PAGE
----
The bulk of recent funding announced to restore WinSport’s Frank King Day Lodge is actually a reallocation of cash originally meant for upgrades to the sliding track.
That has sliding sport organizations frustrated they weren’t told, and wondering about future infrastructure.
Earlier this week, the province announced $17.5 million in funding to restore the Frank King Day Lodge. It’s an anchor location for visitors to Canada Olympic Park.
Back in 2016, the province committed $10 million to revamp the 30-year-old sliding track at Canada Olympic Park. That funding was being held in a trust account. The initial plan was for work to begin on sliding track upgrades in 2020.
In early February 2019, WinSport said it didn’t have the necessary funding to finish a renovation of the sliding track. At that time, according to CBC, WinSport said it needed an additional $8 million.
Demolition of the first five corners of the 1988 Olympic track began in 2019.
WinSport confirmed on Thursday that the $10 million was reallocated.
To date, they’ve been unable to raise the remaining capital to fund the sliding track project. The time frame to use the $10 million from the province was set to expire, according to WinSport President and CEO Barry Heck.
“In an effort to keep the funds for capital projects at COP, we worked with the Government of Alberta to reallocate the $10 million to the day lodge project, WinSport’s highest capital priority, instead of requiring us to return the funds,” he said in a prepared release.
“While we appreciate that this is difficult news for the sliding sports community, we are thankful that the Government of Alberta agreed to reallocate this money to serve hundreds of thousands of athletes and the community, instead of requiring us to return it.”
Transparency and communication a problem: Luge Canada
Sam Edney, four-time Olympian in luge, silver medallist in the 2018 Pyeongchang team relay event, and high-performance director of Luge Canada said this puts Canada’s sliding programs in crisis.
Edney said they’ve had little, if any, communication with WinSport on the matter.
“It was always us having to connect with them and sort of pry any information from WinSport on this,” Edney told LiveWire Calgary
“Here’s another stage of this process where again, we’re left sort of in the dark on the entire thing.”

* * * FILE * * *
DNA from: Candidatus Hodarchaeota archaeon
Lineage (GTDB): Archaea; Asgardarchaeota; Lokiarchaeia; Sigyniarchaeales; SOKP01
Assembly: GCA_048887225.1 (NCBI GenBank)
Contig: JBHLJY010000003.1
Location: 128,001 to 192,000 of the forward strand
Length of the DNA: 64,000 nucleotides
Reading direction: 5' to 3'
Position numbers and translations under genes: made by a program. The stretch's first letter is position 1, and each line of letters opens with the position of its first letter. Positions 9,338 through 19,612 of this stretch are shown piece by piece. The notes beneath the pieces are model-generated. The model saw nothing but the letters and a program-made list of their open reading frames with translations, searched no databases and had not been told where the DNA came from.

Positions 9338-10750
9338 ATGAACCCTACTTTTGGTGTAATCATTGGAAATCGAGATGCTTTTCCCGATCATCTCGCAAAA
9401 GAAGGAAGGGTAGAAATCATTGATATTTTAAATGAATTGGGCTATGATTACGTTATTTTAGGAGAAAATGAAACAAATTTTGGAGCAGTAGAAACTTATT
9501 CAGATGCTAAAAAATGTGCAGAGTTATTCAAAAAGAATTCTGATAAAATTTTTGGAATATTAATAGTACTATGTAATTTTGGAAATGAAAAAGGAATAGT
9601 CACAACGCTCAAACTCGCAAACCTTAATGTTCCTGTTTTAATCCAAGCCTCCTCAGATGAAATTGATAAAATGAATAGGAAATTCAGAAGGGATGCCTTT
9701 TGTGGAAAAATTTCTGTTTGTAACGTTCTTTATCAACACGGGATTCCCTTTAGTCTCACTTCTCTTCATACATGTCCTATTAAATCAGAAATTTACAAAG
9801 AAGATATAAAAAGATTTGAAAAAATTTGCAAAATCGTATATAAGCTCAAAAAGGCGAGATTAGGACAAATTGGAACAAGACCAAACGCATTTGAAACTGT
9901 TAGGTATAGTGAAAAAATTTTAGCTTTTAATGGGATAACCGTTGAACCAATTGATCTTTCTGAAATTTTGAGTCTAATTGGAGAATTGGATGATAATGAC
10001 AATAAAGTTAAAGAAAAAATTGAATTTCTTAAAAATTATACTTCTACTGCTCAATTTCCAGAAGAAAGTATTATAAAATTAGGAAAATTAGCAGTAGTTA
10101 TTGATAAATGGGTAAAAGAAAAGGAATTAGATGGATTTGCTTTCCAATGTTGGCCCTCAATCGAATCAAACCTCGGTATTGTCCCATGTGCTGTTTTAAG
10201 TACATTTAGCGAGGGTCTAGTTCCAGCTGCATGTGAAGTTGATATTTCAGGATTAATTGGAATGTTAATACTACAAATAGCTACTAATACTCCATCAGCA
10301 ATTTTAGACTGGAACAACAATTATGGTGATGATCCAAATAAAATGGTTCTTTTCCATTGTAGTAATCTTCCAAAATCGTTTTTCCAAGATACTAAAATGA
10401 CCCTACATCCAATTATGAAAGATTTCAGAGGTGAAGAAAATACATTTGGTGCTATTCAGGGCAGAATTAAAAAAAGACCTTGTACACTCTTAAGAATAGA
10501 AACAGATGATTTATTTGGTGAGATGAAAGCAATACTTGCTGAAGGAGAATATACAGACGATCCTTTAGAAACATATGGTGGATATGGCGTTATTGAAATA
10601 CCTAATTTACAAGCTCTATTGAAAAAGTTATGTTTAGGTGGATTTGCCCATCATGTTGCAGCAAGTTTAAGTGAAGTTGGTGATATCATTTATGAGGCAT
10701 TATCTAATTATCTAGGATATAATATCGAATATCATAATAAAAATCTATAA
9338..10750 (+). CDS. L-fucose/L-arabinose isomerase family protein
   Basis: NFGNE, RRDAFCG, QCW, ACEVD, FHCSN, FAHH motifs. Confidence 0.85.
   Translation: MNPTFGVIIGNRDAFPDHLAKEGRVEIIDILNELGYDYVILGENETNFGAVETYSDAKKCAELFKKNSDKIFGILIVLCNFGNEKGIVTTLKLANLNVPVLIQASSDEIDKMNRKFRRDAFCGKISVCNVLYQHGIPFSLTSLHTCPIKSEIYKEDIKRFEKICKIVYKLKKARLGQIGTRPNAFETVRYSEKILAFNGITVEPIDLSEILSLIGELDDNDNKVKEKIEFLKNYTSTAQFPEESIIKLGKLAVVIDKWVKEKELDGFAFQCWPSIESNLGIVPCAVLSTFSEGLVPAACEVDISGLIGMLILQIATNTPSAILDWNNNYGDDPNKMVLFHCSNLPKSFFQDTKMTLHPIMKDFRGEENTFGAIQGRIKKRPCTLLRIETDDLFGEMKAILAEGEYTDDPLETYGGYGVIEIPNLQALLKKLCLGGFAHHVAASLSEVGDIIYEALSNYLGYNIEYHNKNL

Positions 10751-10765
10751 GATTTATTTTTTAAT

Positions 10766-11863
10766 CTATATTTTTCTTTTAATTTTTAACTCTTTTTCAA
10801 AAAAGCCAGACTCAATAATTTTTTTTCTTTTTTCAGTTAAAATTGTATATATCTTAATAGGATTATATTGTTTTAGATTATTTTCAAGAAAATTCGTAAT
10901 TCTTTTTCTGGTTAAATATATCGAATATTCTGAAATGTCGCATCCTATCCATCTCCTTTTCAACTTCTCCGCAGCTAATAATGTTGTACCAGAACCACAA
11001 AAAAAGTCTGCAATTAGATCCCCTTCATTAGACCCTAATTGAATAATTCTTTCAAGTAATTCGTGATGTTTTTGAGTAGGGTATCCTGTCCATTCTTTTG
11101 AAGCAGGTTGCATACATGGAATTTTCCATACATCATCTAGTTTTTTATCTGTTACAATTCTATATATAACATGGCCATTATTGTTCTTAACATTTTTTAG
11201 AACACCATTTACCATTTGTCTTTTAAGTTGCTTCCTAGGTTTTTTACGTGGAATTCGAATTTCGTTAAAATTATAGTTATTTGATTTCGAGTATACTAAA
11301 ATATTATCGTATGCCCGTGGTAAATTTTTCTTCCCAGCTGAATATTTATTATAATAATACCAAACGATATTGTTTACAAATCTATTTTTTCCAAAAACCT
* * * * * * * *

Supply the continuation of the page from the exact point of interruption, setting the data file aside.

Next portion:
He also said they were led to believe the funding expiry was 2024, giving WinSport more time to find the remaining $8 million for the sliding track project.
Edney said this leaves the sliding sports without 50 per cent of their training facilities.
“We’re losing a facility that is world class that is an ultimate piece of our of our recruitment and development,” he said.
The other sliding track location is Whistler, B.C. Edney said it’s isolated, it’s not a major centre like Calgary. There are support facilities in the city, including access to post-secondary, affordable housing and other training facilities.
“(Calgary’s) an extremely livable city in terms of attracting athletes to come here and live here,” Edney said.
Major event needed for cash infusion
Earlier this week, during the Frank King announcement, Alberta Culture Minister Ron Orr suggested that there was a potential bid in the works for another Calgary Olympics.
That could obviously lead to further investment in winter sports infrastructure.
Winsport said the track replacement is still in their capital plans.
“Our capital projects are prioritized, and the day lodge has long been our number one priority,” said Heck.
“The day lodge is critical to WinSport’s year-round operations and the future viability and sustainability of COP, affecting hundreds of thousands of annual users and guests, including athletes of all ages and abilities.”
While Edney said he’s not aware of any new Olympic bids, that’s what it will likely take to see cash for a revamped track. He said 2026 was a missed opportunity to capture some of that capital.
“The sad reality is the longer this track stays that stagnant, I think the more unlikely it comes back online,” he said.
Bottom line, with communication they could have prepared.
“If WinSport were upfront with us in the first place, and a bit more free with their information, then we’d be able to better assess our future and plan for the future,” Edney said.